Slavery and the War

By September 13, 2017Blog

To assert the dogma that slavery caused the war of the 1860s sanctifies the North, vilifies the South, glorifies the Blacks, and mythologizes the war. This dogma has been thrown out there as an unchallenged “given” for a hundred and fifty years to put the South on the guilty defensive and keep her there, but it all collapses with one question: How? How, exactly, did slavery cause the war?

Slavery did not cause the war. The North itself admitted it in the New York Times (quoted in the Richmond Whig of April 9, 1861, just before Ft. Sumter):

“Slavery has nothing whatever to do with the tremendous issues now awaiting decision. It has disappeared almost entirely from the political discussions of the day. No one mentions it in connection with our present complications. The question which we have to meet is precisely what it would be if there were not a negro slave on American soil….” [emphasis theirs]

Yet Lincoln insisted it was the cause, when he issued his Second Inaugural:

“All knew that this interest (slavery) was, somehow, the cause of the war.”

“Somehow!” He attempts to explain precisely how by going on to say:

“To strengthen, perpetuate, and extend this interest was the object for which the insurgents would rend the Union, even by war, while the Government claimed no right to do more than to restrict the territorial enlargement of it…. Neither (party) anticipated that the cause of the conflict might cease with, or even before, the conflict itself should cease.”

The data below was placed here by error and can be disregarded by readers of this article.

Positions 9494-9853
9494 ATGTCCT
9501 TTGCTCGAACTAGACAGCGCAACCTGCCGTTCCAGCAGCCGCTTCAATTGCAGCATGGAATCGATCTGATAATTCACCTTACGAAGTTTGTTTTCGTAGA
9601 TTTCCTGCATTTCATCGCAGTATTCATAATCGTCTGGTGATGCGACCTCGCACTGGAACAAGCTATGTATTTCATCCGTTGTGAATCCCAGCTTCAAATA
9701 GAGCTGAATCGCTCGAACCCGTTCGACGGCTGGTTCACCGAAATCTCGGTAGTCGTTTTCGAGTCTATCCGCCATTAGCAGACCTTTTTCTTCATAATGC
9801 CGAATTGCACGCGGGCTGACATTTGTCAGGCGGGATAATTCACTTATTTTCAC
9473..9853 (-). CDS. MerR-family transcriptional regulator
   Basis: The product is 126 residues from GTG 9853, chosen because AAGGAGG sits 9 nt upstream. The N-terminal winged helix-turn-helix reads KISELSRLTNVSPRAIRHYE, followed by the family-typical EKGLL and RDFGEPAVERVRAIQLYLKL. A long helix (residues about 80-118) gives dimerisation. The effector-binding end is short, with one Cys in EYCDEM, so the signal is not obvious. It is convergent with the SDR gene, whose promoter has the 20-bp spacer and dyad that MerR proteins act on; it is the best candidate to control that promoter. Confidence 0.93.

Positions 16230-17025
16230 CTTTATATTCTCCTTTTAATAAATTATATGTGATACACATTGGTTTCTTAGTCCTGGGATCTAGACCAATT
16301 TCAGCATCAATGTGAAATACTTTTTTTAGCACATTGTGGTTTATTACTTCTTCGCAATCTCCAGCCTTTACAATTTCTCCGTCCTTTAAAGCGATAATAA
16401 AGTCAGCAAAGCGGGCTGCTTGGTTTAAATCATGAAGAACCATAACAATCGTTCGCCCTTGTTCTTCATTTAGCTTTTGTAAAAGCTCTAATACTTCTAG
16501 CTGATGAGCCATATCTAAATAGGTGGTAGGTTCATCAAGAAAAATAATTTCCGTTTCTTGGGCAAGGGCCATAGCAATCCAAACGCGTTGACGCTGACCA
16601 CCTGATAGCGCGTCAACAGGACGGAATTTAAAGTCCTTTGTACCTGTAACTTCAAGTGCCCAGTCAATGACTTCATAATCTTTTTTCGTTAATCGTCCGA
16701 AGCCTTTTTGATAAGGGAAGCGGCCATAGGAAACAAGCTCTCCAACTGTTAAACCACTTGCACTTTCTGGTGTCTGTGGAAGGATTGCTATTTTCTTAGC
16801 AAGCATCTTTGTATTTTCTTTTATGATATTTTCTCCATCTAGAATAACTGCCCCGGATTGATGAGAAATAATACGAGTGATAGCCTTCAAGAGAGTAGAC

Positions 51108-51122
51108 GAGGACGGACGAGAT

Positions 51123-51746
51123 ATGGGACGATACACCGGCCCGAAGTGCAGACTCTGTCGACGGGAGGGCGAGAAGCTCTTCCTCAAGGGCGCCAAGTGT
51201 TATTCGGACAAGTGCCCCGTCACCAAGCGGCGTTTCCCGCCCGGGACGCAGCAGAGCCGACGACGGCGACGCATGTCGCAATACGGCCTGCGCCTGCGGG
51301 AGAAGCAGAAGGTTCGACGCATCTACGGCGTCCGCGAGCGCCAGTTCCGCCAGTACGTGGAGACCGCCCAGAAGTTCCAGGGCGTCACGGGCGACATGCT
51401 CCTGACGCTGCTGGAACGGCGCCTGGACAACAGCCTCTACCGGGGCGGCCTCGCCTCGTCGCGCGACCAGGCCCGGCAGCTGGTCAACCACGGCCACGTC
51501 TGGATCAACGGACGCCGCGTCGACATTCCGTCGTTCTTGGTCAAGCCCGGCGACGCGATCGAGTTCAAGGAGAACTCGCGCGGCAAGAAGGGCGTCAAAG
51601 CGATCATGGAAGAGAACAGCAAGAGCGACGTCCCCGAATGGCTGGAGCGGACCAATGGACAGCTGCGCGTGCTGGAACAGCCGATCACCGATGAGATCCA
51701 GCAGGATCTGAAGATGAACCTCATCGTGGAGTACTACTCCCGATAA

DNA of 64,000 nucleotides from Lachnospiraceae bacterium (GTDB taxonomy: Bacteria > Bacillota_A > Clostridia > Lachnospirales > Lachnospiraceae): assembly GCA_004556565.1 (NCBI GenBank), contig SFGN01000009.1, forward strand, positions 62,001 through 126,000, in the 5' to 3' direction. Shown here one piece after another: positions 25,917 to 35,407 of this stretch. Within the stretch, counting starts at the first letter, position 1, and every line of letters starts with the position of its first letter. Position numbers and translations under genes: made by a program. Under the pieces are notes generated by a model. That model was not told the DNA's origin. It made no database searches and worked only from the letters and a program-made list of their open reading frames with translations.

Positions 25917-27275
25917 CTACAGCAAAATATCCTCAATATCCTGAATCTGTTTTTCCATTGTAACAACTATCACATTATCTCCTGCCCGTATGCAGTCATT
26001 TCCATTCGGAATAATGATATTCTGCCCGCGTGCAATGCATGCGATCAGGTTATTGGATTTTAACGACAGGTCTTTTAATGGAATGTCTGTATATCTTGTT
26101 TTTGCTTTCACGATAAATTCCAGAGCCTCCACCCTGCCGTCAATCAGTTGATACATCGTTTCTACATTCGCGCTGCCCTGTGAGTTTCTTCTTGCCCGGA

That was because that which ceased was not the cause. What caused the conflict was not slavery, but Northern imperialism, and Northern Imperialism did not cease with the Surrender at Appomattox.

A moment’s reflection will show the fallacy of Lincoln’s remarks. In the first place, when the Southern States peacefully seceded from the Union, these so-called “insurgents” could not have been seceding to extend and strengthen slavery, for their very acts of secession automatically restricted it. With their secession from the Union they not only renounced all claims to the Union’s Territories, they renounced all other claims to any rights under the Constitution as well, for they were no longer a part of the Union of which that Constitution was the Charter. In short, all of the issues so wrangled over in the National Councils before the war, evaporated with the secession of the Southern States.

As for “rending” the Union “even by war,” the record shows that the South bent over backwards to avoid war. She had nothing to gain and everything to lose by inaugurating war with the industrial colossus to the North of her. She merely asked to be left alone, but Lincoln not only rebuffed all peace overtures from the Confederate diplomats, he refused to even see them.

Finally, if Lincoln’s assertion that the Federal Government only claimed to “restrict the territorial enlargement” of slavery, isn’t it supreme irony that the Federal Government waged the bloodiest war in the history of the Western Hemisphere to drive Southern slavery back into the Union?

An objective look at the facts shows it was neither Southern slavery nor Northern abolitionist agitation, but rather the act of Southern secession itself that provoked the North into inaugurating war against the Southern States, just as Colonial secession provoked England to inaugurate war against the thirteen Colonies. Lincoln said so himself. He said he was fighting to “save the Union.” What he neglected to add was that he was fighting to save the Union for Northern financial and industrial interests – just as George III was fighting to save the Empire for England’s mercantile interests.